My Love Letter to College Freshman by Michael Goodman

As New Student Orientation sweeps away the attention of many an educator, the CSJE blog would like to share/re-blog a post from one of our past contributors who reminds us of the exciting and transformational experiences that lay ahead for so many new college students. Enjoy, good luck and breathe!

<3 the CSJE blog.


I came across a photo of Old North this morning, posted by my beloved alma mater, the University of Central Oklahoma. Old North is the oldest building constructed for higher education in the state of Oklahoma (Oklahoma-territory back then, if my Tour Guide roots are serving me correctly), and just so happens to be a building I walked by for four of the best years of my life.

I sat at my desk for a few minutes and just stared at my screen. In that one minute of reflection (I do this a lot, force myself to be still, quiet, and just be), many college memories flashed before my eyes. Specifically, my first day of college, ten years ago from this very day. Ten years is a long time. In ten years I have seen many friends lose parents, lose their own lives, develop new families (sometimes even for a second attempt), and change and grow multiple careers.

My first class of my freshman year (ten years ago from today) was a class titled, “Lessons in Leadership.” On a leadership scholarship (yes, those exist), I, along with 25 of my freshman-peers, was required to take a leadership class with the President of the University. I walked in, in what I am pretty sure was khakis and a sweater vest, books in hand, and headed for the front row. I remember an upper-classman in the same scholarship program joke with me, “Looks like you’re ready to teach this class.” I always did dress beyond my years, which is quite comical because now it’s like a winning lottery ticket to see me in a tie, let alone a suit. But, in that moment, I started college. It began. And, as many seniors are reflecting today, I would probably, if offered, go back to that very moment if presented the chance.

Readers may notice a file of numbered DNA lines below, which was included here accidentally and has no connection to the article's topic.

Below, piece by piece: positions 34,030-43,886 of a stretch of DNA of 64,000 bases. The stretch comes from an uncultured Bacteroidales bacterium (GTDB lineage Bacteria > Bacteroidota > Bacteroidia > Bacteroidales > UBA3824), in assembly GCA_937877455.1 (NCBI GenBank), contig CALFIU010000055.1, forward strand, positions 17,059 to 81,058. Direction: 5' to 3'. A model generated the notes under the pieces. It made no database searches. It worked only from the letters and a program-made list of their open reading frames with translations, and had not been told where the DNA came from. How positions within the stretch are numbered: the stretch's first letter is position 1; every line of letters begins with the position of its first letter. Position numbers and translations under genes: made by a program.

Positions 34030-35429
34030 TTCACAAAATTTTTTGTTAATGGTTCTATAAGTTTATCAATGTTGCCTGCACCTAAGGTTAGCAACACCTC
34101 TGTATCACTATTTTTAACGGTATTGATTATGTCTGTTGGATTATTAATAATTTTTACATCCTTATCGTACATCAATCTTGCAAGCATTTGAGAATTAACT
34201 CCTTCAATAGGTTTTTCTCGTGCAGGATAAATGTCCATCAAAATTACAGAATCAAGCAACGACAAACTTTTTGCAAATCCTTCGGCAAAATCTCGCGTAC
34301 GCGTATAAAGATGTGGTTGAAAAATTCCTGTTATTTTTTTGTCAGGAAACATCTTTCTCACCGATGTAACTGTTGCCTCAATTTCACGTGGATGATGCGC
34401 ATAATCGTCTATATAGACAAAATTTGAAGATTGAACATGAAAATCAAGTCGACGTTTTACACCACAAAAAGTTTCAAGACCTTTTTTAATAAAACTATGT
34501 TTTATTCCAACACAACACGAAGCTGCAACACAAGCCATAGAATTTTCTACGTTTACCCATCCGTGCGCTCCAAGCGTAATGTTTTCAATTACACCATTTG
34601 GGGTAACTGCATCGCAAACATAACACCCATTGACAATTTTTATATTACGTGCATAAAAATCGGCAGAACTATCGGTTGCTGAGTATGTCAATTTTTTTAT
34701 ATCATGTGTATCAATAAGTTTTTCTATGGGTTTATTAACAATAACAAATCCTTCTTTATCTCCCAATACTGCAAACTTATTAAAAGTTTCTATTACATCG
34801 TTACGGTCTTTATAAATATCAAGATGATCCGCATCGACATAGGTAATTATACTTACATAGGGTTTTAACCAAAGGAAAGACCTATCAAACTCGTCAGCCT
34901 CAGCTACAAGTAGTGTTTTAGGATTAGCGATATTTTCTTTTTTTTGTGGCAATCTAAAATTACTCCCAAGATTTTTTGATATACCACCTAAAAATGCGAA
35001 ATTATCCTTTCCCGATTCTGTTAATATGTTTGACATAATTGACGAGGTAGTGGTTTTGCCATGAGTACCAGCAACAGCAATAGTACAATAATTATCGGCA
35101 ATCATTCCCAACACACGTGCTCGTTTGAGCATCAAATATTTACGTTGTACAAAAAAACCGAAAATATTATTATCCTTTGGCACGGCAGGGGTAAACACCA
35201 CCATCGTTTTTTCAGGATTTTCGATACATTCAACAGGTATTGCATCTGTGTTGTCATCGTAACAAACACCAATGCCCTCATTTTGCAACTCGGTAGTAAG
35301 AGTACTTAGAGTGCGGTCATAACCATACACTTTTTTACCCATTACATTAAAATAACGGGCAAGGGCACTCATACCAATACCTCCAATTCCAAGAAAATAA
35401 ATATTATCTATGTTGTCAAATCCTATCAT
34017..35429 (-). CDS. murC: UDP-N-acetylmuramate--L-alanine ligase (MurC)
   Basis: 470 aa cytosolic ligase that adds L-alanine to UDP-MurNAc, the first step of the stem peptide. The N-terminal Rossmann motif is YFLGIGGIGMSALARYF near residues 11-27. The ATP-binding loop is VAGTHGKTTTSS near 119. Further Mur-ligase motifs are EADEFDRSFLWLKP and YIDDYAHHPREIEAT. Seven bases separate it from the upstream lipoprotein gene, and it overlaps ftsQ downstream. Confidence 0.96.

In lieu of rewinding time, I have summed up my thoughts in this note to those starting college today, or soon for others:

To those starting college today (or insert whichever day makes for, “the big day”),

To those privileged individuals who have the opportunity to attend college, I challenge you this: acknowledge your privilege. You are entering the world of scholars, leaders, world-changers, almost-professional athletes, researchers, and other folk who generally just want to learn, know, acquire, and be more. You are one of these folk. You are more.